Sharing ones faith with the world around them has its roots deeply embedded in the very words of our Lord Jesus. At His ascension Luke reveals that He informed His disciples that they would “receive power when the Holy Spirit has come upon you, and yo u will be My witnesses in Jerusalem and in all Judea and Samaria, and to the ends of the earth.” (Acts 1:8) This dove tails very tightly with what we call the Great Commission, where Jesus pronounced upon His disciples at a designated location in Galilee following His resurrection: “Therefore, go and make disciples of all nations, baptizing them in the name of the Father and of the Son and of the Holy Spirit, and teaching them to obey everything I have commanded you.” (Matt. 28:19 20)
In the next sever al issues of the “Bethlehem Star” I am going to be dealing with this topic of witnessing ones faith with the goal of making disciples. I will be doing so through a reprise of a publication sent out by Concordia Publishing House, our Synod’s publishing arm. The author is Amy Bird, who holds a Masters degree in Systematic Theology. I deeply appreciated what she had to say and hope that you are equally blessed by her words.
With this in mind, be aware that since the time of Jesus' instructions to His disciples before His ascension, up to t his very moment, all who follow Jesus are called to be His witnesses by the power of the Holy Spirit. This is part of what it means to follow Jesus. It relates very closely with our vocation or our calling in life. This i s a “both/and” proposition, in that it has a both a secular and a spiritual component. At its most elemental level, our secular vocation is the work we do out in the world to earn a living and benefit our neighbor. At the same time, being a witness to Jesus is an important aspect of our spiritual or Christian vocation one that every follower of Jesus has, starting with Jesus' first disciples.
We are fairly well versed in understanding about our secular vocations, but what about our spiritual or Christian vocation and what it means for our call to be a witness? Here is how the Merriam Webster abridged dictionary defines witness: 1. attestation of a fact or event... 2. one that gives evidence... 3. one asked to be present at a transaction so as to be able to testify to its having taken place... 4. one who has personal knowledge of something... 5. a. something serving as evidence or proof... b. public affirmation by word or example of usually religious faith or conviction.
Notice the two parts inherent to being a witness. First, a witness has seen or experienced something. Second, a witness speaks about it in a legal venue or in the public square or in a private setting by giving a testimony of what he or she knows to be true based upon personal experience.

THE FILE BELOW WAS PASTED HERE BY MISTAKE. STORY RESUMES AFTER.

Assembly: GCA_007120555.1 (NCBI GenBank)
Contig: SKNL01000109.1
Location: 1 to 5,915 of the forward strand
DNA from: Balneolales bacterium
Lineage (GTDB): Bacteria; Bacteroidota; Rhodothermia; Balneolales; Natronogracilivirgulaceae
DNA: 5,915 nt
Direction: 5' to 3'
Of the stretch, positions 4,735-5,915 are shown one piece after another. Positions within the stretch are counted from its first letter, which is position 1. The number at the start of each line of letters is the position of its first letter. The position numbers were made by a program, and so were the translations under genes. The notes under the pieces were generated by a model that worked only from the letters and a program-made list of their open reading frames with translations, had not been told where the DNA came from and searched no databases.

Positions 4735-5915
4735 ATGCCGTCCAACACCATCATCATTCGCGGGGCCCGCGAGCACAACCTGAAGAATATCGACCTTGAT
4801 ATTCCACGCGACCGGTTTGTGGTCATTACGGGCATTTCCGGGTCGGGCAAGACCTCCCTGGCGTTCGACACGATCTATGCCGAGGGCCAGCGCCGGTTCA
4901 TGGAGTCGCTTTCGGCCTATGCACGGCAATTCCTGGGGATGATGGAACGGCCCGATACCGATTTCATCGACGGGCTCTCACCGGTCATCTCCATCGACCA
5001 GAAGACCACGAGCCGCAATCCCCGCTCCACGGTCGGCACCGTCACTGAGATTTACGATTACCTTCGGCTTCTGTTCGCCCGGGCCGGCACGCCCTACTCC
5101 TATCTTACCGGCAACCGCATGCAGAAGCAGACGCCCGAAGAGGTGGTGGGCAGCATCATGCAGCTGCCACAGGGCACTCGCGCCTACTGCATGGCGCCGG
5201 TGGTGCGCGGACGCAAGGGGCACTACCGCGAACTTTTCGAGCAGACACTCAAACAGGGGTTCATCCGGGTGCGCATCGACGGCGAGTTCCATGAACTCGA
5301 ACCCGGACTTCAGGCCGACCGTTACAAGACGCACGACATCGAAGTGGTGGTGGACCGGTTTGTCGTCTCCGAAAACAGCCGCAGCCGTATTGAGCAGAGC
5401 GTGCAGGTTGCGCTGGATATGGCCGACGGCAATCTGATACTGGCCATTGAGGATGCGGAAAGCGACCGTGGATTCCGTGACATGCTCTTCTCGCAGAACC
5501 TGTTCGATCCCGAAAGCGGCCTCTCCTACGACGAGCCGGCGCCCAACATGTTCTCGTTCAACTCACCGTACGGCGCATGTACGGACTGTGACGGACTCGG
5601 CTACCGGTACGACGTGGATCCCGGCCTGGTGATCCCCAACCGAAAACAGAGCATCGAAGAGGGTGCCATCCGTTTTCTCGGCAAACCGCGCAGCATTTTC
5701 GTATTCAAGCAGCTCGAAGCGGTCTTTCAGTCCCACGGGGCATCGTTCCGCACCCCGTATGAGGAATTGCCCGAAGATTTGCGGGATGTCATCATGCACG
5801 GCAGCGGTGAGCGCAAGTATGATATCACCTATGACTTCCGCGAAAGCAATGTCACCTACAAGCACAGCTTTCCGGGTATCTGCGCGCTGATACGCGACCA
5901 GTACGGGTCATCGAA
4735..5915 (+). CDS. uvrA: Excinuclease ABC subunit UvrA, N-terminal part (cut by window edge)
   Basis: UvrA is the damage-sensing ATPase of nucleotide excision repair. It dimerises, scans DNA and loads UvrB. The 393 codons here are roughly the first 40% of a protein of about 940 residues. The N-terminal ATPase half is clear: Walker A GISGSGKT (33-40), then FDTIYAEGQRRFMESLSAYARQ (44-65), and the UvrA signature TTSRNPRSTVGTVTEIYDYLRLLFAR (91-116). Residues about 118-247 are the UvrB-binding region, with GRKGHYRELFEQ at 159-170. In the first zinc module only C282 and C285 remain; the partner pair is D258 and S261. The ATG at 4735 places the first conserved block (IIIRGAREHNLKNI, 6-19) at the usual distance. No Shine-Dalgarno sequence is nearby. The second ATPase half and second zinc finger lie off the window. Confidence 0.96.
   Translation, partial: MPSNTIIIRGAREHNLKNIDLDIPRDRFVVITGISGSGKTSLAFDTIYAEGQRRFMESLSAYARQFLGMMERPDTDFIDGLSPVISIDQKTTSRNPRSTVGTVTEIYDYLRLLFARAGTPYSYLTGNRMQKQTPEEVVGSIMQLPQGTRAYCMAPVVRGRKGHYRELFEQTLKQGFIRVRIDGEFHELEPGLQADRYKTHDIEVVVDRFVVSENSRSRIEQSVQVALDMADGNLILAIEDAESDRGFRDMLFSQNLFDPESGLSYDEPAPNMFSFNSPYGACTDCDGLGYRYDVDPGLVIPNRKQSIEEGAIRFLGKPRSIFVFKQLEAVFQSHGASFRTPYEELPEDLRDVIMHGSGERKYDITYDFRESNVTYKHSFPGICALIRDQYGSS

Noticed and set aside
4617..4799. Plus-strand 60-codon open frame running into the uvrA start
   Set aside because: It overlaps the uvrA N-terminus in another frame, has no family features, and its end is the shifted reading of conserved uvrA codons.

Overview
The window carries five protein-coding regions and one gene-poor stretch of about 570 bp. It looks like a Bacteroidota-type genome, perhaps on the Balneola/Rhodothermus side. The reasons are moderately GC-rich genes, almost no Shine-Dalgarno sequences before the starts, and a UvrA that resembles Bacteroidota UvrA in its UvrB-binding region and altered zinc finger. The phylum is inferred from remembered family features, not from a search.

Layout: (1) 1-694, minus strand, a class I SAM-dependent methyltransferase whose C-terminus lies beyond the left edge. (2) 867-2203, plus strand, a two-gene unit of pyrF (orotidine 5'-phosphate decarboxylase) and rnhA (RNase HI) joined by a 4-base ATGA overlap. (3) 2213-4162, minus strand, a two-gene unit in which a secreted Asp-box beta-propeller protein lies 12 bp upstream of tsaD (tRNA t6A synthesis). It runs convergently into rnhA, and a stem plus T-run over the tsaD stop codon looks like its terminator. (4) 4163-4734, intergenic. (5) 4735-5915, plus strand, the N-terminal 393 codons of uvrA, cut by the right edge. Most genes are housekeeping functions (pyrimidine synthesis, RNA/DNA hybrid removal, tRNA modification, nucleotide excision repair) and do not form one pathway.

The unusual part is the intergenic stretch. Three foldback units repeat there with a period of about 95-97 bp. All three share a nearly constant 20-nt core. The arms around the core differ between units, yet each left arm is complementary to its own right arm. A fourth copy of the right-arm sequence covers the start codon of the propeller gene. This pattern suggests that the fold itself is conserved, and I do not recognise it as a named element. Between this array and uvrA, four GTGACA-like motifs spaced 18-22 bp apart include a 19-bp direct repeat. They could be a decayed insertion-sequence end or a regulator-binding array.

As the Early Church carried out Jesus' call to be His witnesses, to attest to His death and resurrection, the word for witness began to take on a different meaning. The word we translate as “witness” in Greek is in fact the word “martyr.” [WAIT: don’t stop reading! I’ll explain.] Today, we see witness and martyr in very different ways. Rightly so, we recognize a martyr as someone who not only declares what he or she knows to be true (a witness) but also willingly dies for such a conviction. Therefore, because of the Early Church's unwavering witness to Jesus even in the face of persecution, the very word for witness – martyr – is forever loaded with meaning. It is important to understand: you are likely not going to face such a high cost when it comes to being a witness.
That’s not the case elsewhere. Due to the fact that we live in a fallen world, Christians in every corner of the globe continue to live out the definition of martyr. Brothers and sisters in the faith are so committed to their faith in Jesus that they are tortured and killed for it. Let us pray for the committed disciples in these perilous situations, that they may be filled with the power of the Holy Spirit to give unwavering witness.
May the witness of these Christians around the world and throughout time give us conviction and boldness to speak ever more freely and confidently of what we know to be true: Jesus Christ is both Savior and Lord. This is what the coming articles will be about as we consider some practical ways to follow Jesus' command to be His witnesses among the people and in the places we find ourselves from day to day, so that we can winsomely and confidently attest to the fact that Jesus is Lord to the glory of the Father.
In our short time on earth, we are called by God to take care of His things. He has made us His stewards. Through faith, we understand that all we have belongs to the One Who created us.
Being a steward is faith in action. What a privilege and honor that God, Who has created us and recreated us in Baptism, chooses u s to be His stewards. In this honored position, we are expected to b e responsible and accountable. The Apostle Paul wrote, “Moreover, it is required of stewards that they be found trustworthy” (1 Corinthians 4:2). With the help of the Holy Spirit, we become God pleasing stewards.